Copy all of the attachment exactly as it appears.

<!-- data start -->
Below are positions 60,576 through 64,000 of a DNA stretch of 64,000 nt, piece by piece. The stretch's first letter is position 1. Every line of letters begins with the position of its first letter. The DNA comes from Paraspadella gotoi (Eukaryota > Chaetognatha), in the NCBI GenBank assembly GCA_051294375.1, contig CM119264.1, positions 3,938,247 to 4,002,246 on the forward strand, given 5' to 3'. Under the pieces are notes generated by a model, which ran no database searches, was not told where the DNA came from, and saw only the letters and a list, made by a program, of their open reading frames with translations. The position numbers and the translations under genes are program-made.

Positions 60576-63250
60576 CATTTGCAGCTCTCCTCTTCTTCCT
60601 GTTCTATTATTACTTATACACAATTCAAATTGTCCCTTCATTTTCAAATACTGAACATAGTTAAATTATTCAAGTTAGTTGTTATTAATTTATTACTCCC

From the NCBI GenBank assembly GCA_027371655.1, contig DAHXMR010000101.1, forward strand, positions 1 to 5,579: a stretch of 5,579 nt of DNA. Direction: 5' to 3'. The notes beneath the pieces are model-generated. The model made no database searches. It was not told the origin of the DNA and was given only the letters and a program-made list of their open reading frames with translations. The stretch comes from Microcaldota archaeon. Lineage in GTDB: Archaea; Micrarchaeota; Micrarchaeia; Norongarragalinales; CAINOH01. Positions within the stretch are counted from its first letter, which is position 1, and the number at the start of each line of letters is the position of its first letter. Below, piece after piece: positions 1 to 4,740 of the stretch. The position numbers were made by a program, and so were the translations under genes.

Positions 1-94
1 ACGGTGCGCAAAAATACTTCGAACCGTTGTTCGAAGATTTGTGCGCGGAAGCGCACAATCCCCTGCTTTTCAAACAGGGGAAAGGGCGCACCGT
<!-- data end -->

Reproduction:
Below are positions 60,576 through 64,000 of a DNA stretch of 64,000 nt, piece by piece. The stretch's first letter is position 1. Every line of letters begins with the position of its first letter. The DNA comes from Paraspadella gotoi (Eukaryota > Chaetognatha), in the NCBI GenBank assembly GCA_051294375.1, contig CM119264.1, positions 3,938,247 to 4,002,246 on the forward strand, given 5' to 3'. Under the pieces are notes generated by a model, which ran no database searches, was not told where the DNA came from, and saw only the letters and a list, made by a program, of their open reading frames with translations. The position numbers and the translations under genes are program-made.

Positions 60576-63250
60576 CATTTGCAGCTCTCCTCTTCTTCCT
60601 GTTCTATTATTACTTATACACAATTCAAATTGTCCCTTCATTTTCAAATACTGAACATAGTTAAATTATTCAAGTTAGTTGTTATTAATTTATTACTCCC

From the NCBI GenBank assembly GCA_027371655.1, contig DAHXMR010000101.1, forward strand, positions 1 to 5,579: a stretch of 5,579 nt of DNA. Direction: 5' to 3'. The notes beneath the pieces are model-generated. The model made no database searches. It was not told the origin of the DNA and was given only the letters and a program-made list of their open reading frames with translations. The stretch comes from Microcaldota archaeon. Lineage in GTDB: Archaea; Micrarchaeota; Micrarchaeia; Norongarragalinales; CAINOH01. Positions within the stretch are counted from its first letter, which is position 1, and the number at the start of each line of letters is the position of its first letter. Below, piece after piece: positions 1 to 4,740 of the stretch. The position numbers were made by a program, and so were the translations under genes.

Positions 1-94
1 ACGGTGCGCAAAAATACTTCGAACCGTTGTTCGAAGATTTGTGCGCGGAAGCGCACAATCCCCTGCTTTTCAAACAGGGGAAAGGGCGCACCGT